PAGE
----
I tried my best, through the first half of this year, to avoid getting caught up in the political emergencies of each day, so as to write about some longer-term developments that I know are more encouraging than current national-level trauma, and that I believe are at least as significant. My wife Deb and I physically absented ourselves from the capital, as described here, which provided some mental and emotional distance as well. Some.
But we’re now back, all in—physically present in D.C. (for now) and emotionally and mentally in the fray. This is a quick report on how the national struggle looks on re-immersion.
One aspect of mid-2017 public life seems unchanged—or rather, unsurprising. Another is more heartening than I might have expected six months ago. But a third is quite depressing, and raises the question of how well our political system can function if even one of its divided-power, checks-and-balances elements is severely impaired. To take them in order:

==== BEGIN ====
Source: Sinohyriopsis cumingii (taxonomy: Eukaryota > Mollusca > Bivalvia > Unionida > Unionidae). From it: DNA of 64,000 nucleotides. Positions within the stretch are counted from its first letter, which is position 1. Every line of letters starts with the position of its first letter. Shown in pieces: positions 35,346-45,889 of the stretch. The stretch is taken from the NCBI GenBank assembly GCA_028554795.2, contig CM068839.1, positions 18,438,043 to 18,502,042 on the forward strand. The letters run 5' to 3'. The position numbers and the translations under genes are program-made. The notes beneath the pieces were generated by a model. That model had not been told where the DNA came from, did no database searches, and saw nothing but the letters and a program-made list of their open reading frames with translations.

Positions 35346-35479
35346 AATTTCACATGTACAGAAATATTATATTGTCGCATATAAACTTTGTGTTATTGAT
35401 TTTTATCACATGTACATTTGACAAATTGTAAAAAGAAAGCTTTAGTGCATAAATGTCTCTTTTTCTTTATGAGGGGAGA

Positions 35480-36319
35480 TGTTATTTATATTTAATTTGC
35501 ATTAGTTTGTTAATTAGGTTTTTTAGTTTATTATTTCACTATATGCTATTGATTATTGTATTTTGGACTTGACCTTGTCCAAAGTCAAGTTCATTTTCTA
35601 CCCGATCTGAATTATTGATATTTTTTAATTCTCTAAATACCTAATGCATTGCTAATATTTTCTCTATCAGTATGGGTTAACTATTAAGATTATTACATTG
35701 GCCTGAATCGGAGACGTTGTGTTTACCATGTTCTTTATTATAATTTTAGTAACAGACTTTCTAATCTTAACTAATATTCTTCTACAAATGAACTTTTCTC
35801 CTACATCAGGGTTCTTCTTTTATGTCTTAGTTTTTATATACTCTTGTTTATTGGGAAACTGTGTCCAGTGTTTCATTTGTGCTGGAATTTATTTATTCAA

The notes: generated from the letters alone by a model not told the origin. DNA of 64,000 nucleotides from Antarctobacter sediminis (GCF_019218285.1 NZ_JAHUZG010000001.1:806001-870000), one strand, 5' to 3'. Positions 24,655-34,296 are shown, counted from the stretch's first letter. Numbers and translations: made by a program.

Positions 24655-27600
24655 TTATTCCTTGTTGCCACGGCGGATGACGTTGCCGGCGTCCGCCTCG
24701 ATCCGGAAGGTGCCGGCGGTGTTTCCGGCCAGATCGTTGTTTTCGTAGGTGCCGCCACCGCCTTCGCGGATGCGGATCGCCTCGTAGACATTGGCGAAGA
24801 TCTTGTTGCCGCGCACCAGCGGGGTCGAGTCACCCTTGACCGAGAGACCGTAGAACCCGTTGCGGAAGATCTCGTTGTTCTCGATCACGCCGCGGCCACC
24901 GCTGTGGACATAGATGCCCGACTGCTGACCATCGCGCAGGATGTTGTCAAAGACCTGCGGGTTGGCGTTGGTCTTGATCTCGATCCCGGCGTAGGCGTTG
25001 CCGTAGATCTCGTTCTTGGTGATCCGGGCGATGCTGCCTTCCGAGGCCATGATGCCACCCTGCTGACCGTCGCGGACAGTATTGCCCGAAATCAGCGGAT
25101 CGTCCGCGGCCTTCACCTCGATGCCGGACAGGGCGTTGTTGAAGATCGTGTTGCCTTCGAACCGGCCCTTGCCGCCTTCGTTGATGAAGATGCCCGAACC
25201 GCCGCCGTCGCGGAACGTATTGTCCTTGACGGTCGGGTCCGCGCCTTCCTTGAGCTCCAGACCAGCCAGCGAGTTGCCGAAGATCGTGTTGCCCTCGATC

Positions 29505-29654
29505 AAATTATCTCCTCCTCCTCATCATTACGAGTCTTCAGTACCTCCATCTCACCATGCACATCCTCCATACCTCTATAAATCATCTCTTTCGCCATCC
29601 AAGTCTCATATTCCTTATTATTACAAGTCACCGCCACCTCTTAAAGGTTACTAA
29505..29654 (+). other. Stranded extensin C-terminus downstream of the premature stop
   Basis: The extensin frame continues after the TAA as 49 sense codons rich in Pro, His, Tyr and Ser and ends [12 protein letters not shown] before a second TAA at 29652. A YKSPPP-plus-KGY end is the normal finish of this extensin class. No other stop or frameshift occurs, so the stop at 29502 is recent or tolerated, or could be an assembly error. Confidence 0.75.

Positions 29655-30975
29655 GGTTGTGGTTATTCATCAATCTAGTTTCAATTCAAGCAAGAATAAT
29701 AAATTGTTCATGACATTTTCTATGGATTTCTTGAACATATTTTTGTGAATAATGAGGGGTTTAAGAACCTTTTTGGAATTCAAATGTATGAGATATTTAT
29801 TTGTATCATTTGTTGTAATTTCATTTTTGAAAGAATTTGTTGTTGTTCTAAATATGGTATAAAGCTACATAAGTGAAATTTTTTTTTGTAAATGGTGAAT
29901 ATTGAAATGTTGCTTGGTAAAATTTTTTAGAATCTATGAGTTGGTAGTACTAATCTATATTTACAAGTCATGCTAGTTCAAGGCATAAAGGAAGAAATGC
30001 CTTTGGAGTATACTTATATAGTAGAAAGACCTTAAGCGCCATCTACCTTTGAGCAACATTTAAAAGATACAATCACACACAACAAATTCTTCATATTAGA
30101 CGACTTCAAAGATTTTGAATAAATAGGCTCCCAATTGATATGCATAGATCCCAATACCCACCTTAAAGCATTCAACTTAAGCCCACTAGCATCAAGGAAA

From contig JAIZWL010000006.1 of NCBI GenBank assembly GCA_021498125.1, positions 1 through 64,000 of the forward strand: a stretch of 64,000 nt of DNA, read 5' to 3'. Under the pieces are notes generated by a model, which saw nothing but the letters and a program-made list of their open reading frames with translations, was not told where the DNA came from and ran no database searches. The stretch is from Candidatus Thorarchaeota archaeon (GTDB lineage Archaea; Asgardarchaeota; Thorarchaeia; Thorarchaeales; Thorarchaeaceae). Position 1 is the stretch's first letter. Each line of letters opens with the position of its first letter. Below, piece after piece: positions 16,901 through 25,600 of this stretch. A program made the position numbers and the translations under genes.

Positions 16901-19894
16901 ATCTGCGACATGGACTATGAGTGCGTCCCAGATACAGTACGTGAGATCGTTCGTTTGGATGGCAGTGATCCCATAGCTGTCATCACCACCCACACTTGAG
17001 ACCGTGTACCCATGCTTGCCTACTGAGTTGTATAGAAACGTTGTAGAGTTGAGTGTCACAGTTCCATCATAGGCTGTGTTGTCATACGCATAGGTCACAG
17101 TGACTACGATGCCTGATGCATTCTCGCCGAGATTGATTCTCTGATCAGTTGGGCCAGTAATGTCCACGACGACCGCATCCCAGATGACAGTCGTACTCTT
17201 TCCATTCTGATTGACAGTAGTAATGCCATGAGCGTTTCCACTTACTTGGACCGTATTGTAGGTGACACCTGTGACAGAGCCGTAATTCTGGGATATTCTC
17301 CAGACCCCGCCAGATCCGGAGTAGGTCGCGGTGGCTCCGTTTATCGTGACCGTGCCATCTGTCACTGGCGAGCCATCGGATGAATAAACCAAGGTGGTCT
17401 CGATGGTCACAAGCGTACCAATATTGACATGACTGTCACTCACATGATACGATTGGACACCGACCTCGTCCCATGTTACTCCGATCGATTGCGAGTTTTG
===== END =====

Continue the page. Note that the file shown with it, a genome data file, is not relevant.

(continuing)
Unsurprising: This would be Donald Trump himself. The man we have seen in office is a foreseeable extension of the person we saw during his year and a half on the campaign trail. Through that period I did a running chronicle, the Trump Time Capsules, of what the candidate was indicating about characteristics that matter in a president. These include: his level of knowledge and sophistication on policy, his temperamental balance, his process of decision-making, his scrupulousness about truth, and his standards in allies, advisors, confidantes, and enemies.